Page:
World Ocean Day is June 8th! What began as a proposal at the 1992 Earth Summit has evolved into a globally observed, youth-led movement that culminates in over 2,000 events in over 140 countries every June. “On World Ocean Day, people everywhere can celebrate and take action for our shared ocean, which connects us all,” the official website states. Plus, with the help of countless free resources and toolkits, the World Ocean Foundation and Youth Advisory council make it easy for people to join in the global celebration, learn more about ocean conservation, and engage their neighbors in stewardship. But what does all of this have to do with composting? In a word: everything.
It is important, and increasingly crucial, to honor the interconnectedness of Earth’s natural cycles and ecosystems, especially given the impact that climate change has on our environment, wildlife, and human society. From rising rates of microplastics in rain and arctic ice to the ways in which land pollution affects our planet’s water—and, in turn, the safety and health of all living beings on Earth—the relationship between soils and the ocean is complex and we owe it to ourselves and the planet to ensure that the relationship is healthy and harmless. Put simply, in order to heal our planet we must view our world as a dynamic ecosystem made up of interdependent and inextricably linked systems.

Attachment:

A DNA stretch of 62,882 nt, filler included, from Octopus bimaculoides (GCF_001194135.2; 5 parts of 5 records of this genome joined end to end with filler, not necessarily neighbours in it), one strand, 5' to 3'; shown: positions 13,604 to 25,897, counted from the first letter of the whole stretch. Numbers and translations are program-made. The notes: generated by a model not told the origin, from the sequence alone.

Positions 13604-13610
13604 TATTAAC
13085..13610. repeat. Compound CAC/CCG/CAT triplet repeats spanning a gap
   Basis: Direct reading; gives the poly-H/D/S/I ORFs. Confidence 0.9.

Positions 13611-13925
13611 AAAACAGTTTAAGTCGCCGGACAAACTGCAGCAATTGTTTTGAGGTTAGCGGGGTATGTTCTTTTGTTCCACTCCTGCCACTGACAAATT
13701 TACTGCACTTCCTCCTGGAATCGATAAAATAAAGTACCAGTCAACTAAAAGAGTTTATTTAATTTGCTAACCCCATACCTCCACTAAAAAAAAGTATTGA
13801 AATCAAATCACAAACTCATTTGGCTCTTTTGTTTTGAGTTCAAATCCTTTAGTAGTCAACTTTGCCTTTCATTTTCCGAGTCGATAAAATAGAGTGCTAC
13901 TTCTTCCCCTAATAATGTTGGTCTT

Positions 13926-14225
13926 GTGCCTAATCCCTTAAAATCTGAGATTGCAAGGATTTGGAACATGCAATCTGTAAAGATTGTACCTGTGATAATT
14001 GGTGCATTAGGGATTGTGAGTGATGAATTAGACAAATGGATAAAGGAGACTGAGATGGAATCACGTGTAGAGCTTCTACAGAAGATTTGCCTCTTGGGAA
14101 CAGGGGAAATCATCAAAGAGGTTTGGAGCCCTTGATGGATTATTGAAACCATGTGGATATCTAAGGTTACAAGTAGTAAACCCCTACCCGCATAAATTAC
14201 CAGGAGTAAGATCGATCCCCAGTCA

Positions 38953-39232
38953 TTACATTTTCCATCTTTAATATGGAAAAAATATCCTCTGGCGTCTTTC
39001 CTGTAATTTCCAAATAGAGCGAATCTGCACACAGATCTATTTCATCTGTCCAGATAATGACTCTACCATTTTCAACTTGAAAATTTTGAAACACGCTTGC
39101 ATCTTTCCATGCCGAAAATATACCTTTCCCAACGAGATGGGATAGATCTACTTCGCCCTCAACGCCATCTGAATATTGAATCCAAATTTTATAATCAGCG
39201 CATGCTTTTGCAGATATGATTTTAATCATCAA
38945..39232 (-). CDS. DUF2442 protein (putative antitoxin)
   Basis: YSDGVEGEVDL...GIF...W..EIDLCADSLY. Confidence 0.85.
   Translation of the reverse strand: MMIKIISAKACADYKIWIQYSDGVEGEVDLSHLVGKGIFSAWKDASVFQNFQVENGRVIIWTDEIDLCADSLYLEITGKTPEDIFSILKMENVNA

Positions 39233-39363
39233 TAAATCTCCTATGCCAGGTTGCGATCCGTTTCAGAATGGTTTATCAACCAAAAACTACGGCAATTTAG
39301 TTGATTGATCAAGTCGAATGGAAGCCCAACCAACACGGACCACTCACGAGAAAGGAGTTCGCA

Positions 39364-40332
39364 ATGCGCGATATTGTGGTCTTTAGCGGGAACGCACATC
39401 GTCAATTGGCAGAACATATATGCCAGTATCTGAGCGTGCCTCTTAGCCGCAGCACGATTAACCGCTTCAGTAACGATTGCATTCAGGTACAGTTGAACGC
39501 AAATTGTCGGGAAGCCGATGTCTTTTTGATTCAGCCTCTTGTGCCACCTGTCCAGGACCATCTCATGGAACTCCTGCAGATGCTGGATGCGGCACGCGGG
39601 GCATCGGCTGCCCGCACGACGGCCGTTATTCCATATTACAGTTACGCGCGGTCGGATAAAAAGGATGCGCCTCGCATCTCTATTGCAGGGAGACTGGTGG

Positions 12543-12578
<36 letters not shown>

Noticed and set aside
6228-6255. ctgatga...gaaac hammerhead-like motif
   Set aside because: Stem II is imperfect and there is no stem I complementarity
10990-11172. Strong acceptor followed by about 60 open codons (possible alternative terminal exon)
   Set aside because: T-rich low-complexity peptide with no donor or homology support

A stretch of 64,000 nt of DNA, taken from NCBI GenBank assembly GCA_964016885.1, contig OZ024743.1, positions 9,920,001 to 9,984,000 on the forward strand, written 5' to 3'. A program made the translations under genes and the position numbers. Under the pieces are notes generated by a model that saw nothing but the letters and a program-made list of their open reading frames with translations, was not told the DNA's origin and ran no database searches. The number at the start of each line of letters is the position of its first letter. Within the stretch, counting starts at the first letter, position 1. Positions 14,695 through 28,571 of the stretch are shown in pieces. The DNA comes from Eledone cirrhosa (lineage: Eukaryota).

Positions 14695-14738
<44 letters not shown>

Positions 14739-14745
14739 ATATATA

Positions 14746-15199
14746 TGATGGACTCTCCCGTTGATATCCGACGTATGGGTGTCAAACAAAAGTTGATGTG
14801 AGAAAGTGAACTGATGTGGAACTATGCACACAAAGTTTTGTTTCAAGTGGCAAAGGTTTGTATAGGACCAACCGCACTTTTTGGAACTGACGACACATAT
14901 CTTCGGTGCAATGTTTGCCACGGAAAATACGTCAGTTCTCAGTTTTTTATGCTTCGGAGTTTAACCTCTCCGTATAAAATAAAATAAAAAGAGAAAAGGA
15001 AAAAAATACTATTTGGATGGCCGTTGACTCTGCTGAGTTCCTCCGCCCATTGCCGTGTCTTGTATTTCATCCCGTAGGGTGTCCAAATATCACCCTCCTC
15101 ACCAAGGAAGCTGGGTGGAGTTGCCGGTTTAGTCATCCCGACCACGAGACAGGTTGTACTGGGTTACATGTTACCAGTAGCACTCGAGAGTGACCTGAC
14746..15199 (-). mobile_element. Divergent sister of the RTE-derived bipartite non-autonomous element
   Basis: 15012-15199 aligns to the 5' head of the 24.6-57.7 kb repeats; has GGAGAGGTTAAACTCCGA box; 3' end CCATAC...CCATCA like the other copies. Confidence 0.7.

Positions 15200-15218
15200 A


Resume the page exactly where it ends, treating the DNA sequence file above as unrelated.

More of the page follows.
A helpful way to illustrate these connections is to think about the relationship between New Yorkers and, what Riverkeeper refers to as, the sixth borough: the waters that surround us. New York City’s bridges and underwater tunnels remind us that we are navigating and living on islands even if the skyscrapers often block the waters from our view. Our care for and attention to the sixth borough mustn’t wait for or center times of emergency and disaster. While it is important to prepare for floods and sea level rise, emergencies that will worsen in levels of extremity as climate change continues, it is also important to acknowledge that our neighboring waters, and the animals and plants that call them home, are flowing every single day.